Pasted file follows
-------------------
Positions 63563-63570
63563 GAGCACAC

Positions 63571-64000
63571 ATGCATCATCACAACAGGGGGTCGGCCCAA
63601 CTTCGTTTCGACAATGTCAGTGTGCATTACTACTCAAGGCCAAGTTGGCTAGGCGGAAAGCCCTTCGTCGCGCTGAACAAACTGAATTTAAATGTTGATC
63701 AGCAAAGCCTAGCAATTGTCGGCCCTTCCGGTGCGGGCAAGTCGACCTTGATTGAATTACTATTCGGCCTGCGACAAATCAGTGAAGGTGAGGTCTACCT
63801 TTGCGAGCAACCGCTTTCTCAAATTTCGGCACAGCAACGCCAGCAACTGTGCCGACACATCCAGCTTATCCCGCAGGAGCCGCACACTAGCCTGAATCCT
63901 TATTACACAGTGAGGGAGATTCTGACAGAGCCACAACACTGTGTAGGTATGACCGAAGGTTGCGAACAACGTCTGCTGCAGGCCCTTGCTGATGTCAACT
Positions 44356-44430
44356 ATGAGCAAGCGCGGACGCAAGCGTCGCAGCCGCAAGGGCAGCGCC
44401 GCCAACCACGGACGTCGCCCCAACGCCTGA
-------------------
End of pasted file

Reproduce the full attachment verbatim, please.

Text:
Positions 63563-63570
63563 GAGCACAC

Positions 63571-64000
63571 ATGCATCATCACAACAGGGGGTCGGCCCAA
63601 CTTCGTTTCGACAATGTCAGTGTGCATTACTACTCAAGGCCAAGTTGGCTAGGCGGAAAGCCCTTCGTCGCGCTGAACAAACTGAATTTAAATGTTGATC
63701 AGCAAAGCCTAGCAATTGTCGGCCCTTCCGGTGCGGGCAAGTCGACCTTGATTGAATTACTATTCGGCCTGCGACAAATCAGTGAAGGTGAGGTCTACCT
63801 TTGCGAGCAACCGCTTTCTCAAATTTCGGCACAGCAACGCCAGCAACTGTGCCGACACATCCAGCTTATCCCGCAGGAGCCGCACACTAGCCTGAATCCT
63901 TATTACACAGTGAGGGAGATTCTGACAGAGCCACAACACTGTGTAGGTATGACCGAAGGTTGCGAACAACGTCTGCTGCAGGCCCTTGCTGATGTCAACT
Positions 44356-44430
44356 ATGAGCAAGCGCGGACGCAAGCGTCGCAGCCGCAAGGGCAGCGCC
44401 GCCAACCACGGACGTCGCCCCAACGCCTGA